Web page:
Impact of searching clinical trial registries in systematic reviews of pharmaceutical treatments: methodological systematic review and reanalysis of meta-analysesBMJ 2017; 356 doi: https://doi.org/10.1136/bmj.j448 (Published 17 February 2017) Cite this as: BMJ 2017;356:j448
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We read with great interest the article "Impact of searching clinical trial registries in systematic reviews of pharmaceutical treatments: methodological systematic review and reanalysis of meta-analyses" by Baudard M. et al1. It analysed the impact of a search strategy including clinical trial registries on the results of published systematic reviews of pharmacological treatments.
The authors reported that 52% of the selected systematic reviews did not report a search of trial registries. Throughout the consultation of the World Health Organization International Trials Registry Platform (WHO ICTRP) search portal, they found 122 additional randomised clinical trials (RCT). Finally, 14 systematic reviews were reanalysed, including 45 RCTs from registries. The addition of data allowed for increasing the number of patients but none of the changes in the summary effect estimates had a qualitative impact in the interpretations of the results. However, the conclusion of the authors was: “Searching clinical trial registries is essential for identifying additional trials that could increase the value of systematic reviews”.
This conclusion seems to be in contrast with the results of the paper.
We need to consider that the aim of a systematic review is providing evidences of efficacy to support clinical decisions. The value of a systematic review should be measured in relation to the capability of detecting the appropriate clinical behaviour. In fact, the methodology of guidelines development2, as the best tool for clinical appropriateness, puts systematic reviews at the highest level in the hierarchy of evidence.
Therefore, considering that the new research strategy reported by Baudard M et al1, did not affect the qualitative results of the systematic review, it is safe to conclude that this research method did not add value to the clinical results and had no implications for clinical practice.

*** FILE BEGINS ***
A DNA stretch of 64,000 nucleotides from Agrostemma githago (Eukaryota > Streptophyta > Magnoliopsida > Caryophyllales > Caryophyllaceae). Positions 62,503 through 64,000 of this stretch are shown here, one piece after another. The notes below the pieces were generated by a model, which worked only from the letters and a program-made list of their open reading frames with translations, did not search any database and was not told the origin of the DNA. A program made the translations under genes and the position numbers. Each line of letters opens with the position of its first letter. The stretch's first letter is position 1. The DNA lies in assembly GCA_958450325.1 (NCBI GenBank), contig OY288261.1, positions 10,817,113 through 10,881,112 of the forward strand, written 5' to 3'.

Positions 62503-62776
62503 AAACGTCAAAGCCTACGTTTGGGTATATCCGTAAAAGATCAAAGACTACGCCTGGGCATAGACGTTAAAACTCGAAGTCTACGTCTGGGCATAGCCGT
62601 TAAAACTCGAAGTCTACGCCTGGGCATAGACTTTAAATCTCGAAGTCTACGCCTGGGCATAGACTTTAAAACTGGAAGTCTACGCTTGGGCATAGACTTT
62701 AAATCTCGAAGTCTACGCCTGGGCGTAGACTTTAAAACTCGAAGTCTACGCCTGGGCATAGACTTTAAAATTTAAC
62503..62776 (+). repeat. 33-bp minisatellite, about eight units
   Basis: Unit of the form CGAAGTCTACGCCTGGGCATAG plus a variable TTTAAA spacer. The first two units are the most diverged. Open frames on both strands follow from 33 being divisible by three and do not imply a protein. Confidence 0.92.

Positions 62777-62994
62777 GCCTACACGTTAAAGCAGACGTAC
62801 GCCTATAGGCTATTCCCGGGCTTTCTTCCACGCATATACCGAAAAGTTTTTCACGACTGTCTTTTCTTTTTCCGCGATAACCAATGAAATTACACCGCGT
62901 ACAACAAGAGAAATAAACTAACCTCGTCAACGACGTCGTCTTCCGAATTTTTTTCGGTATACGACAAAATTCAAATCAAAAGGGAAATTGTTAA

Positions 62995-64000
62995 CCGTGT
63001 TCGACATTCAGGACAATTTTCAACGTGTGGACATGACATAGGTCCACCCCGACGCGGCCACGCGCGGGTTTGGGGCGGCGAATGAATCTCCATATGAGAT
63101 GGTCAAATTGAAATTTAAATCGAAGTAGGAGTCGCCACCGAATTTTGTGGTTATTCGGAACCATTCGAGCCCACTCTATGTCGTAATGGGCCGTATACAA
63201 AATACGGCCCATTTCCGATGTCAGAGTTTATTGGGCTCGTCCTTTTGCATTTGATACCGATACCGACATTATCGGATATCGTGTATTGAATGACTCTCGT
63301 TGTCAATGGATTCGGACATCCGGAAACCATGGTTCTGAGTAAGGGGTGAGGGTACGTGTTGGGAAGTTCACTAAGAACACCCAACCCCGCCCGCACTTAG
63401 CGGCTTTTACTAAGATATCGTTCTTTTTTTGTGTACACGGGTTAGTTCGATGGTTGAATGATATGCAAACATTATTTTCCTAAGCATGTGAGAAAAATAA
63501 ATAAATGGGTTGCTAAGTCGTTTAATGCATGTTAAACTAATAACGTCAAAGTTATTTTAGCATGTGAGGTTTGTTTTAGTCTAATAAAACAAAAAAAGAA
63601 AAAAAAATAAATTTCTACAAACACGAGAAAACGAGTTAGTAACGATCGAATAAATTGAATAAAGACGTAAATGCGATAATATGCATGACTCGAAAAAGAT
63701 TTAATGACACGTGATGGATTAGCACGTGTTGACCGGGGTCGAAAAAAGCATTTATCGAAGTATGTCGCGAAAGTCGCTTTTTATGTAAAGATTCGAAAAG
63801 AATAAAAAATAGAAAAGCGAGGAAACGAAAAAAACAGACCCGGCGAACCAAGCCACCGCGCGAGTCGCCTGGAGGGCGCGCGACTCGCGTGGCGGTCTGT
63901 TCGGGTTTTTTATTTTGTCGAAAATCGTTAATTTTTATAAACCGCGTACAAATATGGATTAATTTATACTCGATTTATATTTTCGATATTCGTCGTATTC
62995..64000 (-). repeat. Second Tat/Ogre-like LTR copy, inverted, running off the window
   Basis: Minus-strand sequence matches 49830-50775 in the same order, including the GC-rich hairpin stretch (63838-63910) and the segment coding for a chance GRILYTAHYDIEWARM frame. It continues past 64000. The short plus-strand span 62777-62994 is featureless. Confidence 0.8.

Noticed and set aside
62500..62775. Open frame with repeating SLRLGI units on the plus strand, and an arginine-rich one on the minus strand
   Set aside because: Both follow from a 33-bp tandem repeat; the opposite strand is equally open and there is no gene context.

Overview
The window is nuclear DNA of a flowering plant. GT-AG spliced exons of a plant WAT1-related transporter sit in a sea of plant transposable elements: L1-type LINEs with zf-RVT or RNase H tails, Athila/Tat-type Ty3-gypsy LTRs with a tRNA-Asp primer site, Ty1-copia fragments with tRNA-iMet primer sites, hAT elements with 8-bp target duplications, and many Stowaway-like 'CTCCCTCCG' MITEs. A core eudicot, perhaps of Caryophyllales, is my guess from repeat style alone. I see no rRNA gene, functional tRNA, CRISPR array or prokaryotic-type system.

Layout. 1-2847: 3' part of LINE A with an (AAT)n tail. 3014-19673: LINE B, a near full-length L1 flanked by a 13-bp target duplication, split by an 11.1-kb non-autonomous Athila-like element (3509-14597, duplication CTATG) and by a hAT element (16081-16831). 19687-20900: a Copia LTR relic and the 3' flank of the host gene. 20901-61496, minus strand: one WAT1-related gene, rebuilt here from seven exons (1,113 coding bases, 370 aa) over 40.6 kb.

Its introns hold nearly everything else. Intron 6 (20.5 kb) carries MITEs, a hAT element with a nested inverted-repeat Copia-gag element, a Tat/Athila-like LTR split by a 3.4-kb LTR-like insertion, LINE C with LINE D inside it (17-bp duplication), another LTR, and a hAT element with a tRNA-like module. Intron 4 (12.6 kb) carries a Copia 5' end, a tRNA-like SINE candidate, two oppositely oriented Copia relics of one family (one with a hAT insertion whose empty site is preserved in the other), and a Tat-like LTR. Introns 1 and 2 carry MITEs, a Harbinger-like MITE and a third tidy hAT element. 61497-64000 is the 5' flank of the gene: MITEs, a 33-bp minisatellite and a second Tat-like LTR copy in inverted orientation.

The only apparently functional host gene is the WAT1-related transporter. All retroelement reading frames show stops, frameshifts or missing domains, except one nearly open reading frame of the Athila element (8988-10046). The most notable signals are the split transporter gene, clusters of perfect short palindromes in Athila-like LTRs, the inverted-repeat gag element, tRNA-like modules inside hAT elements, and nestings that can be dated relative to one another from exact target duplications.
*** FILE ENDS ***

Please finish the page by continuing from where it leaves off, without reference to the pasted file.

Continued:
In our opinion, an exhaustive literature search in systematic reviews could be acceptable if it has an impact on clinical outcomes. Sagliocca L. et al3 compared the traditional systematic reviews research method with a more pragmatic approach based on the review of a selected number of core journals. The authors demonstrated, in a sample of systematic reviews, that reproduction of the literature search restricted to major medical journals in the fields, as well as to the most relevant generalist journals, does not alter the quantitative estimates of efficacy, nor the clinical indications.
Finally, we strongly believe that systematic reviews and guidelines are the most valid instrument in supporting clinical decisions and should be conducted according to an accurate and reliable method. The comprehensiveness of a literature search is the main factor influencing the accuracy but should be assessed considering the implications for clinical practice.
1. Baudard M, Yavchitz A, Ravaud P, et al. Impact of searching clinical trial registries in systematic reviews of pharmaceutical treatments: methodological systematic review and reanalysis of meta-analyses. BMJ 2017;356:j448
2. Developing NICE guidelines: the manual. October 2014
3. Sagliocca L, De Masi S, Ferrigno L, et al. A pragmatic strategy for the review of clinical evidence. J Eval Clin Pract. 2013 Aug;19(4):689-96
Competing interests: No competing interests